One of the most obvious contrasts between Haiti and America is the culture surrounding women. Upon returning to the states in late November, I immediately noticed the clothing the women were wearing, and the message it was sending. I was bothered by it, but reminded myself that I had just come from a culture that is pretty modest when it comes to how women dress.
Throughout my time in the states, I found myself worrying more about my weight, what I was eating, how I looked, acne, my hair, etc. I was concerned about speaking in front of churches without the right attire or hair color, or makeup. I did not want to come across as lazy, unprofessional, or any other negative connotation I could come up with. I found myself battling my self-image and feeling ugly...and I felt more this way each passing day. I did not even realize it for the first few weeks, but the longer I stayed it became apparent.
When returning to Haiti, I had to once again adjust to not wearing makeup, not doing my hair, and being okay with the fact that I am not a size 6 - or less for that matter. I had to come to terms with the way that I look, the acne that I struggle with as an adult, and the extra weight around my mid-section since having 4 kids. I had to once again learn to accept that I will not look like a teenager or regain the shape my body had before having kids. I had to remind myself that it is okay to never be a size 6 again.
This got me really thinking. If the American society is telling women that it is ugly and not acceptable to look like you had children, no wonder so many struggle! Those of us who do not retain a pre-maternity figure struggle with trying to get it back. Meanwhile, others may decide it is just better to not have children so that they can keep the figure they have. Some will go to great lengths - even dangerous ones - to look "better." It disgusted me as I realized this, and saw the part I played in it and how I bought into it.
Then, Gami had a conversation with a friend here. He asked him point blank why American women are so insulted if someone says they are big. He said it is one of the best compliments you can give a woman in Haiti, and he just could not understand why American women are so upset by it. He knew that they did not like it, but could not understand why. Gami explained it to him, and reminded him that we do not necessarily think it is right - but it is how our culture is.
I realized the power this has over so many women in America - and in many other cultures too. It gave me a new burden for women who are facing this struggle and this cultural norm. It is simply normal in America to assume that a woman should be able to lose all the "baby weight" and still be super skinny. It is perfectly normal to assume that a woman who leaves the house without their hair done and decent clothing on is lazy, or "sub-par." It is perfectly normal to assume that a woman who does not have the perfect makeup must be lower than those who do.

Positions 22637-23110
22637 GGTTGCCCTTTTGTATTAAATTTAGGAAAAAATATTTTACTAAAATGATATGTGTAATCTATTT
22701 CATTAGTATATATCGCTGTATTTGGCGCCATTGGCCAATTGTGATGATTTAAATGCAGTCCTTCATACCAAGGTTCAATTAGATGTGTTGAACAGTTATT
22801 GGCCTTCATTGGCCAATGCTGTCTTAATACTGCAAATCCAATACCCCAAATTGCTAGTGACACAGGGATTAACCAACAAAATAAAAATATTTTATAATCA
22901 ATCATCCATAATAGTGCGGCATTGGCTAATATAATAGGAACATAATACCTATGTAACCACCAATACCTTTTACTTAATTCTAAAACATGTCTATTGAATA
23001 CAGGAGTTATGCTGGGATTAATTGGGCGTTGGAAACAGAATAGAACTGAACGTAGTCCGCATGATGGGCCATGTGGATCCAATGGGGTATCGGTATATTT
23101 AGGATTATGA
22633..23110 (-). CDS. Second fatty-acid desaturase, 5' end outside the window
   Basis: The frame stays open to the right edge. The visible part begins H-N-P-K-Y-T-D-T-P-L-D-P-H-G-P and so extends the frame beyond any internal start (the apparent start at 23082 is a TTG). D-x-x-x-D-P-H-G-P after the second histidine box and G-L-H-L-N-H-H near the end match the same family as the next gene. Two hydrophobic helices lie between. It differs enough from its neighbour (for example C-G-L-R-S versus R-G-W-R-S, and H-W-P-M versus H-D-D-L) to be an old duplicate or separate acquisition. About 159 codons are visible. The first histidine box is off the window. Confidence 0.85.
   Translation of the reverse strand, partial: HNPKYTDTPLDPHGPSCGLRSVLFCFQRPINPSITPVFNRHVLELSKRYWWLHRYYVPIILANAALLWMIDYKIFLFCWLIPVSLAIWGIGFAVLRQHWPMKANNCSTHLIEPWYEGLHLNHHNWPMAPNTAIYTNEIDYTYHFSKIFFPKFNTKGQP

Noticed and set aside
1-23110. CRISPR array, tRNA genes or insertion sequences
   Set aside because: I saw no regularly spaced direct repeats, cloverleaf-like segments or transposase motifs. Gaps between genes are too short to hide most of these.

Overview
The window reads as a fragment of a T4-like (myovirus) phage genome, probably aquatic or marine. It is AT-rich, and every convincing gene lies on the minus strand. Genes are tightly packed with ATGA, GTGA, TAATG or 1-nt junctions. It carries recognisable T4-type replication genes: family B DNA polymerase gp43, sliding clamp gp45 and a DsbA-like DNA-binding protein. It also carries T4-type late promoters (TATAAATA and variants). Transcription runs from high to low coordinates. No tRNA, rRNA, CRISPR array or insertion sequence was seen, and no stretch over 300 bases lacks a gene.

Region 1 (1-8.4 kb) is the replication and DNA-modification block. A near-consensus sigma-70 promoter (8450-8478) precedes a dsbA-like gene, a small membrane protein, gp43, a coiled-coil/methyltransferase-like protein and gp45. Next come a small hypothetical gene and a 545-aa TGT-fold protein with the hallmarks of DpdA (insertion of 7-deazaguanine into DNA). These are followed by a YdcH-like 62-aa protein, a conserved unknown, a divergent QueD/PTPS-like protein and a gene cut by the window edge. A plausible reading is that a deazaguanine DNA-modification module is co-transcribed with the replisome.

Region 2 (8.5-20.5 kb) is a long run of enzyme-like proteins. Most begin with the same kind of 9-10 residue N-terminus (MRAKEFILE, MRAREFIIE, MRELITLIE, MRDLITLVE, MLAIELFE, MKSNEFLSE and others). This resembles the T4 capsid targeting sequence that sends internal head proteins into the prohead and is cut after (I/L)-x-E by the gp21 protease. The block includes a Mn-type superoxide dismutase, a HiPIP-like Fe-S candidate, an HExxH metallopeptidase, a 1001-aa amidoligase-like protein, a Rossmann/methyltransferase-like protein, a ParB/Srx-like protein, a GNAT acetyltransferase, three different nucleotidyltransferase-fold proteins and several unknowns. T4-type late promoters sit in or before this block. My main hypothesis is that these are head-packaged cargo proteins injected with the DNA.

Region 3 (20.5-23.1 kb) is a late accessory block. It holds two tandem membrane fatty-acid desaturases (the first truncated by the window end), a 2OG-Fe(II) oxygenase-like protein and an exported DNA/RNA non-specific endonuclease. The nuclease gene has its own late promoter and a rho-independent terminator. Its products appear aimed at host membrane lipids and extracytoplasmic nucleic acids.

I want to tell you - these are lies from the devil!! Please do not let them have a hold on you. Be comfortable with how God made you. Be healthy, active, and let your internal beauty be what draws people to you! I have found that I never could wrap my mind around that phrase in America - not truly. I felt I had to let my internal beauty shine through while also making sure I looked the part. This is not at all what God's word says. He says your beauty is ONLY what comes from within. He says not to even bother with the outward adorning - because your heart is where your focus needs to be. So, fellow women, let's start there. If you struggle to find time with God, but can spend 30 minutes, an hour, or even more each day to "get ready," I challenge you to fast from that! Take a fast from the appearances that we fight to keep up, and focus on the heart. I recognize most women who struggle with this will probably read that and think, "But I can't..." and finish the sentence with plenty of reasons why "I have to look that way." The reality is that many women are falling into this trap. We can easily spend an hour or more "getting ready" for the day, when that time would be much better spent getting our hearts ready for the day! My heart breaks for all the women who feel trapped in the "normal" culture that is devaluing women in America, and around the world. My prayer is that you would see the beauty within that God sees, and that you would feel empowered to let that be your priority - above the outward adorning! This does not mean that I do not enjoy doing my hair and makeup and looking nice. Once again, it is all about the heart. If it takes priority, default to the time with God!
Many blessings ~ Cathi